Psychological Connectedness and Intertemporal Choice

Daniel M. Bartels*, Lance J. Rips

*Corresponding author for this work

Research output: Contribution to journalArticlepeer-review

166 Scopus citations


People tend to attach less value to a good if they know a delay will occur before they obtain it. For example, people value receiving $100 tomorrow more than receiving $100 in 10 years. We explored one reason for this tendency (due to Parfit, 1984): In terms of psychological properties, such as beliefs, values, and goals, the decision maker is more closely linked to the person (his or her future self) receiving $100 tomorrow than to the person receiving $100 in 10 years. For this reason, he or she prefers his or her nearer self to have the $100 rather than his or her more remote self. Studies 1 and 2 showed that the greater the rated psychological connection between 2 parts of a participant's life, the less he or she discounted future monetary and nonmonetary benefits (e.g., good days at work) over that interval. In Studies 3-5, participants read about characters who undergo large life-changing (and connectedness-weakening) events at different points in their lives and then made decisions about the timing of benefits on behalf of these characters. All 5 studies revealed a relation between perceived psychological connectedness and intertemporal choice: Participants preferred benefits to occur before large changes in connectedness but preferred costs to occur after these changes.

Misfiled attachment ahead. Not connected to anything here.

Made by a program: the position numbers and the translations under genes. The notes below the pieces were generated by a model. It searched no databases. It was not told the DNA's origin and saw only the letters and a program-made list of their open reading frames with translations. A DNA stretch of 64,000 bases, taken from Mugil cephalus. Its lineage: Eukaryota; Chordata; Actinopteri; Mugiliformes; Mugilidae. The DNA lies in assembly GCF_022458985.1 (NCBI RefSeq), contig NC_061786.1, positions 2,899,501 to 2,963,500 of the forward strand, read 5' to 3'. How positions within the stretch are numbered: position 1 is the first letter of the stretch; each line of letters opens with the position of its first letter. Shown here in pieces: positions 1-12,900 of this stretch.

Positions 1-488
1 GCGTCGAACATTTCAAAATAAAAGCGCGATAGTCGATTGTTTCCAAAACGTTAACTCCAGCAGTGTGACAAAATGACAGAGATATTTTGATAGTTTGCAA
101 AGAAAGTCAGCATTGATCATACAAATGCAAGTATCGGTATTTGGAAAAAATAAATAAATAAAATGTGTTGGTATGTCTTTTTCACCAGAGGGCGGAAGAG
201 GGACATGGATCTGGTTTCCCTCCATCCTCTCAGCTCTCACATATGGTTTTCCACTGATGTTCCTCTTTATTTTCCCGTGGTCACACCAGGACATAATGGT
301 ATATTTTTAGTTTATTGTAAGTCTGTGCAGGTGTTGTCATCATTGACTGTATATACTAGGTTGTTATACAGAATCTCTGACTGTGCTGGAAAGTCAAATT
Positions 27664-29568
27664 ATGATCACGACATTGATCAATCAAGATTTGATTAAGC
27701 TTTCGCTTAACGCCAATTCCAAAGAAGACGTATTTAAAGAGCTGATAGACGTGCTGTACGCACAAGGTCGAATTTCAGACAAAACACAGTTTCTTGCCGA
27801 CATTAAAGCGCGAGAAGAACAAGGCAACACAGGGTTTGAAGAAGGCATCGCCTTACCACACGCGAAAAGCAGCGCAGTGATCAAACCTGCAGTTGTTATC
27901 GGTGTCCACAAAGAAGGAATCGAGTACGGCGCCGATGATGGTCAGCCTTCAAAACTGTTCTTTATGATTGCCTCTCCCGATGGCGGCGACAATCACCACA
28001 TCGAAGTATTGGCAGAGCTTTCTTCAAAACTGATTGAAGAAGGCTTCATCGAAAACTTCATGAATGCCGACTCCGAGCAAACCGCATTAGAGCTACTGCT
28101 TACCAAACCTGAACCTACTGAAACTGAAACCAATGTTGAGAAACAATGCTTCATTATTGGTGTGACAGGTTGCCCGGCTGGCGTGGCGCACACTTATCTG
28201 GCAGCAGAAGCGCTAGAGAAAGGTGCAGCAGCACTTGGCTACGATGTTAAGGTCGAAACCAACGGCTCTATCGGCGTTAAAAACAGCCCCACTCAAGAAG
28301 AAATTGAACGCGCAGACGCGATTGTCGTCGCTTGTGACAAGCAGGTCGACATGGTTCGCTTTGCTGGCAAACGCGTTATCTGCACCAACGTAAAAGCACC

Original languageEnglish (US)
Pages (from-to)49-69
Number of pages21
JournalJournal of Experimental Psychology: General
Issue number1
StatePublished - Feb 2010


  • connectedness
  • decision making
  • intertemporal choice
  • personal identity
  • temporal discounting

ASJC Scopus subject areas

  • Experimental and Cognitive Psychology
  • Psychology(all)
  • Developmental Neuroscience


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